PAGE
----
Like most Bernie Sanders fans my age, I got all excited when I saw those Facebook posts about “checking in” with the Standing Rock pipeline protest in North Dakota.
The chants from participating in the School of the Americas protests years ago came back to me. “North and South the people say Close the SOA.”
I’m 55 and the heart of my religious convictions revolve around social justice. It’s the part of my faith that speaks to me the loudest. That and Mary. And Jesus.
Anywho, not to go on a religious rant here (because I really want to go on a humanity rant), but I spent a good part of my morning today reading a bunch of Google search articles about the Standing Rock pipeline protests. I read stories about how Native Americans from across the country are coming to protest, about how young people are involved, about how police are marking those they arrest with numbers (sort of like days of old). I read a couple of stories about how other North Dakotans think the protesters are a nuisance, even Native American North Dakotans.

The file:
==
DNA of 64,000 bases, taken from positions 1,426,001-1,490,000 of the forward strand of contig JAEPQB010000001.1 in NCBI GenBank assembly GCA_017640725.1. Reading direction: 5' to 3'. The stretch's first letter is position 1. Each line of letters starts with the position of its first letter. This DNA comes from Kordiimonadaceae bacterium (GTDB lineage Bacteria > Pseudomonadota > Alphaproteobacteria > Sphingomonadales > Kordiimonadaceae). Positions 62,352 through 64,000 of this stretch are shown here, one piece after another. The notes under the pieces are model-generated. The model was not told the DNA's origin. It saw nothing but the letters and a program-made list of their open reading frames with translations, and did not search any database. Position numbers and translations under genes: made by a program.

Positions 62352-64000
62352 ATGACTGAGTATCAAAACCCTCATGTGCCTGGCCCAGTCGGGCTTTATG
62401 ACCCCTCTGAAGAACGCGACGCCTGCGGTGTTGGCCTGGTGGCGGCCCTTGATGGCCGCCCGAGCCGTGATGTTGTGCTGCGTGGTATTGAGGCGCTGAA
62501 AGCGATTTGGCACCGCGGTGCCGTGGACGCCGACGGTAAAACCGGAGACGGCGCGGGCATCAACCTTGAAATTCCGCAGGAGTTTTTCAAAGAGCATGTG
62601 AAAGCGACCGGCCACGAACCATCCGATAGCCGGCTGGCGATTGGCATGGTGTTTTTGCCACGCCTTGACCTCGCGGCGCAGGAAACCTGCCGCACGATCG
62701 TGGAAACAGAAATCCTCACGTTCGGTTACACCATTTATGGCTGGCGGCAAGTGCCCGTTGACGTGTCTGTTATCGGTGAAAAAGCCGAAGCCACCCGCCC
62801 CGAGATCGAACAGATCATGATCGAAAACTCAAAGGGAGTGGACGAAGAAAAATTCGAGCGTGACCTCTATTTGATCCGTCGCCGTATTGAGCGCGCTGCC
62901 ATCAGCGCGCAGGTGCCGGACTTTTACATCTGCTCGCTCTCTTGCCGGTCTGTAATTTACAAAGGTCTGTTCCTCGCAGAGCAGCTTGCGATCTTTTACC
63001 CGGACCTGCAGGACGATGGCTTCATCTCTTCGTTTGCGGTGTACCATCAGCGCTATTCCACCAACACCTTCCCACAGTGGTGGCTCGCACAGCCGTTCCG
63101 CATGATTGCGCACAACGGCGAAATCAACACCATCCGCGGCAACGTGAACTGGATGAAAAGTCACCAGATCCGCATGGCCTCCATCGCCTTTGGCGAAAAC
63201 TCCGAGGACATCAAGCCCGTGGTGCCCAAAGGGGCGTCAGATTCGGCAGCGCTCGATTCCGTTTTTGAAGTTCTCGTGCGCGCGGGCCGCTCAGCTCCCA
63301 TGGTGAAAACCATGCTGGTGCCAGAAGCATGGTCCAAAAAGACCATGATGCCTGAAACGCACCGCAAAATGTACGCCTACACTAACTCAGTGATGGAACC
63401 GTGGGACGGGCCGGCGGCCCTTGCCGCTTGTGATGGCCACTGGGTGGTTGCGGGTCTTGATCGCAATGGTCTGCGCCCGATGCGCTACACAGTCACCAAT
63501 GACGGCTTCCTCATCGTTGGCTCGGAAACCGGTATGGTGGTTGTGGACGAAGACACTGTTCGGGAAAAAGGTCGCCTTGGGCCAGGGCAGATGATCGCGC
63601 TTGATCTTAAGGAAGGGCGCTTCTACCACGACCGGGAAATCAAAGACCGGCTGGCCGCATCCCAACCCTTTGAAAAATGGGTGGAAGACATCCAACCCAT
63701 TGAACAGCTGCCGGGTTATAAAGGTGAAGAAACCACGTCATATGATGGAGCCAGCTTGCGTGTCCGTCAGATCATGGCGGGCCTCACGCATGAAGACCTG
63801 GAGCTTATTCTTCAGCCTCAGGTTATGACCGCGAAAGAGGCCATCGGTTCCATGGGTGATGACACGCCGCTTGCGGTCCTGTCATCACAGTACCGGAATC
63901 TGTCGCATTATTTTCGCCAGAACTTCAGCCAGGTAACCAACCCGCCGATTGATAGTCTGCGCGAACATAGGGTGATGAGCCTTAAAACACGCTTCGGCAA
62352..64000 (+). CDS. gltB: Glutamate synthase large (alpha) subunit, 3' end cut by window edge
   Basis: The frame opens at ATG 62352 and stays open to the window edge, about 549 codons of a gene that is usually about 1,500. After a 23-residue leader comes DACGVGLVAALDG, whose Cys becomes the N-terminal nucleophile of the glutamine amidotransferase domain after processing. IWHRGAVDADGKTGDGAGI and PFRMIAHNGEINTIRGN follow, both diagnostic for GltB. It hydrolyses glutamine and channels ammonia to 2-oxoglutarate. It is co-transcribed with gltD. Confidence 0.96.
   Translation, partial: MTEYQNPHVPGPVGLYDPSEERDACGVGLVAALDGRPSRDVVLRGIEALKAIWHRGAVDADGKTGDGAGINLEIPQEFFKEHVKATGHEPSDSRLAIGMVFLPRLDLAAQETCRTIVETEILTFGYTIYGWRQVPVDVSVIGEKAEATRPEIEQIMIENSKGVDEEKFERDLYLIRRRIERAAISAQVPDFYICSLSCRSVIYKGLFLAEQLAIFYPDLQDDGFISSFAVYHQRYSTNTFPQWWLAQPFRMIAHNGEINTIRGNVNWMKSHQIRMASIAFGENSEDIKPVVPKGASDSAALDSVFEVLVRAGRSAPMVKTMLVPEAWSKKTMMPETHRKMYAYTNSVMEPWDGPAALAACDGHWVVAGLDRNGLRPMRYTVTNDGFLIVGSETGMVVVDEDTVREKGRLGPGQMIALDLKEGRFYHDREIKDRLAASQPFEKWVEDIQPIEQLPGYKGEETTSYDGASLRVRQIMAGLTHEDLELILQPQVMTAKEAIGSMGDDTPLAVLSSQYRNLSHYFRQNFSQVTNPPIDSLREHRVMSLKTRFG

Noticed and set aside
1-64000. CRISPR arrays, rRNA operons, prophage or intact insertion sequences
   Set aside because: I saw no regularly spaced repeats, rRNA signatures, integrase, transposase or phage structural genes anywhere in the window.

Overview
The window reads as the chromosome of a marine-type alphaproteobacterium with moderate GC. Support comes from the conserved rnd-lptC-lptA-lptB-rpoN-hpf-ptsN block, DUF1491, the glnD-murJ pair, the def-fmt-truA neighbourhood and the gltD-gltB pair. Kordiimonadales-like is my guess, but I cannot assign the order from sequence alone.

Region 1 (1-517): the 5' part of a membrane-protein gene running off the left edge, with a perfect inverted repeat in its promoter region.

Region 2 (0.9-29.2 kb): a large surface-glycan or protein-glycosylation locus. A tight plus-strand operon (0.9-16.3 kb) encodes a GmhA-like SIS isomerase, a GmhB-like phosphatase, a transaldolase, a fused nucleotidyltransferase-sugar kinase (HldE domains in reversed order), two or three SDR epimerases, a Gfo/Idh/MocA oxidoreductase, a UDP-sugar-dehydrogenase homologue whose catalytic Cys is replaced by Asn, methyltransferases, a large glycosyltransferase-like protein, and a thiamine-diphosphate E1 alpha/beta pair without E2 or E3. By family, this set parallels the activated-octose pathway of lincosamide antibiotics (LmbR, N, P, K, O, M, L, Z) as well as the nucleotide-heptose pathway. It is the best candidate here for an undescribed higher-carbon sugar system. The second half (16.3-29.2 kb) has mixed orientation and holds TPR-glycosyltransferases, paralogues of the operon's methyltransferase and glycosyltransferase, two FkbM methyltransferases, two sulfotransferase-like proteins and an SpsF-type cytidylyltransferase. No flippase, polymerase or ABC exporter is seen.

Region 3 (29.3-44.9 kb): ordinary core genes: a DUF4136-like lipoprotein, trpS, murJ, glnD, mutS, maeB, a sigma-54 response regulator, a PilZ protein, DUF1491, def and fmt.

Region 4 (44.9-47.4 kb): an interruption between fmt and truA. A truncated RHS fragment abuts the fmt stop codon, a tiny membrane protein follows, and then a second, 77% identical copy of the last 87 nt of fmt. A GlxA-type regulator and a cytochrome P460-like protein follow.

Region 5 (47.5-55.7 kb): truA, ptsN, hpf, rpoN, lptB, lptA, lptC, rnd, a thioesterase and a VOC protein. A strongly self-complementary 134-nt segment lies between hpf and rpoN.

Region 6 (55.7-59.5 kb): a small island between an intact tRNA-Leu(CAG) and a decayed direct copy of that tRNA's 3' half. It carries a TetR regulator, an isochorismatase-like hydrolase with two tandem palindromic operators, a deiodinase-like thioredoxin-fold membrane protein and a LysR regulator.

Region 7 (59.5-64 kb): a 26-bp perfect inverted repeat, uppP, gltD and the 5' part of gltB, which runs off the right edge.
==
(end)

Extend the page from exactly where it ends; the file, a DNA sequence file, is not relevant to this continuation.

I don’t know a lot about Native American culture. I’ve spent about 43 minutes of my life considering what it must feel like to be part of a native culture where your ancestors once roamed an entire good-sized continent and now you are all relegated to tiny “reservations” in places where no one else really flocks to settle, where life at best appears to be pretty damn difficult.
I’m not even going to pretend to understand what it feels like to live in North Dakota, when I complain if the picture I’m trying to take with my cell phone on Martha’s Vineyard gets obscured by an errant sea gull.
I fell for all those Facebook posts because I was so glad to read that my friends had made the decision to stand in solidarity with the protesters there. Part of me felt guilty for not being there with them. I thought about looking up how much available credit I had on my various cards to see if I could manage a plane ticket to join them.
Then I found out they weren’t actually there but had joined a social media event to express their support. And then I thought, “Man, why didn’t I know about this?” That led to me admonishing myself for not being connected, for not noticing what was happening in North Dakota all those months ago. Along with social justice, my faith brings a hefty dose of guilt, which I might add, isn’t always a bad thing. Not if it moves you to action. I’m going to keep reading about North Dakota. Both sides because that’s the newspaper in me. But I care and if standing there at the gates of the SOA taught me anything, it’s the beauty of thousands of people gathered together to say something just isn’t right.